I don’t think a lot of people have control over when they retire. It’s helpful to set a target retirement age, but no one can predict when they might become too ill to work or too burned out. Many of my colleagues in their 50s have been essentially forced into early retirement, while others freelance or replace their higher salaried incomes with several part-time jobs or gigs. According to a recent article by 24/7 Wall Street, the average American is retiring at age 62. Even though I consider that “early retirement,” it’s actually the highest age since Gallup started reporting on the question in 1991. Meanwhile, near retirees and others still predict they will retire by age 66. In 2002, most people expected to retire by age 63. My full retirement age is 67, but I will receive more in benefits by waiting until I’m 70. Even though I’d ideally like to retire at 70, I am planning for a more realistic retirement target date that assumes I’ll be burned out or laid off by age 62. In order to retire early, I have to plan and save aggressively in my 40s.
Relying on my home
According to 24/7 Wallstreet, people used to rely on the equity of their homes to help finance their retirement. The buzzword for retirees used to be “downsize.” When I purchased my first home at age 30, I took out a 30-year mortgage so it would be paid off by age 60. When we refinanced a few years ago, I insisted on a 15-year mortgage so that we wouldn’t still be paying on a mortgage in our old age. I don’t even think about how much equity I have in my home. Instead, I consider my future retirement home that will be paid off.
Securing a 6-figure income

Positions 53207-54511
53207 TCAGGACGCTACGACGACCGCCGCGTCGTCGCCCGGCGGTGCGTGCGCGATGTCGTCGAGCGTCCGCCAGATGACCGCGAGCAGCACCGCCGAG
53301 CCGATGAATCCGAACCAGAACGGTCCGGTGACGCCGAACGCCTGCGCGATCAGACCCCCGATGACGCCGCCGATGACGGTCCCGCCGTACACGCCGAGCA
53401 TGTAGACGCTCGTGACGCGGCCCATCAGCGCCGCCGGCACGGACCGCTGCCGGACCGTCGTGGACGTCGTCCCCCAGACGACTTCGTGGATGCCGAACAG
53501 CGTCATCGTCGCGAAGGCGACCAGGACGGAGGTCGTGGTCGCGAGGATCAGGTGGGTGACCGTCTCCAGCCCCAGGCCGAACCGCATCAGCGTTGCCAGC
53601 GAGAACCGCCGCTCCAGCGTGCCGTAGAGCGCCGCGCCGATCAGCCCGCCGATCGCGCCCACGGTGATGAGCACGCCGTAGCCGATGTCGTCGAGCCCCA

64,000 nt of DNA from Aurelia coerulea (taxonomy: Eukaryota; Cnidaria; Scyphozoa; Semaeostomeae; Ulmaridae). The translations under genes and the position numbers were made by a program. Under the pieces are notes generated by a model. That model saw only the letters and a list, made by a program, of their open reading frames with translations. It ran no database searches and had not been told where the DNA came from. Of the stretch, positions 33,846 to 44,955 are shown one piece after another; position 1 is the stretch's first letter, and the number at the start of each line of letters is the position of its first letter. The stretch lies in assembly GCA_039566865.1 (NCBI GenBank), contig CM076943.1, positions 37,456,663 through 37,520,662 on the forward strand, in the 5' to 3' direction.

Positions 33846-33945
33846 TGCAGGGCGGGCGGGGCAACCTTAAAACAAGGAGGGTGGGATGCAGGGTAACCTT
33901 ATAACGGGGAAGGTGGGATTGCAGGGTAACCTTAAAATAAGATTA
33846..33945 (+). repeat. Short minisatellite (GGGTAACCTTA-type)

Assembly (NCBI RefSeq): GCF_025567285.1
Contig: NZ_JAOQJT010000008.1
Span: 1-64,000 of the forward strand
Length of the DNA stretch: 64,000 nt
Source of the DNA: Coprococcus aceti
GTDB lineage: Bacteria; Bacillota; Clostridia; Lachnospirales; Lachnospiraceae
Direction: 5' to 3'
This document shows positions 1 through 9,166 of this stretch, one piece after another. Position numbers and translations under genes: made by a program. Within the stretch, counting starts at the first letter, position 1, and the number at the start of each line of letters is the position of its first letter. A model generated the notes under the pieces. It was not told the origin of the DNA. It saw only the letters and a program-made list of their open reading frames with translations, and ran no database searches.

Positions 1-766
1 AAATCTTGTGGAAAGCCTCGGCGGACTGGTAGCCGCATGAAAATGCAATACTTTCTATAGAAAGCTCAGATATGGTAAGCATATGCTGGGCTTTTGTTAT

I would like to have a 6-figure income in retirement, which may be a bit ambitious considering I won’t have as much time for my money to grow. Through the years, I have picked up a lot of valuable knowledge about trading and investing. I have learned the importance of diversifying. I rely on dividend-paying stocks and funds instead of chasing after speculative stocks. Even though I don’t contribute as much to retirement now as I did when I was younger, I budget as much as I can. I plan to make catch-up contributions when I’m older since I won’t have as many financial obligations when my children are financially independent.
Most retirement experts suggest a person have 8 times their income saved by the time they retire. I have made it my goal to have 3 times my income saved by age 45; 5 times my income saved by age 50; 6 times my income saved by age 60. By the time I reach 62, I should be edging closer to having 8 times my salary saved. If not, I can continue to work and hope that my Social Security benefits increase as well. Perhaps the so-called “Social Security crisis” will be resolved in another 20 years. To be safe, I’m not counting Social Security in my retirement income calculations since it’s more like “social insecurity” to me.
More from this contributor:
Retiring on a Different Timeline Than my Husband
I’m Not Retiring Until I’m 80
My Mid-Life Plan to Save for Retirement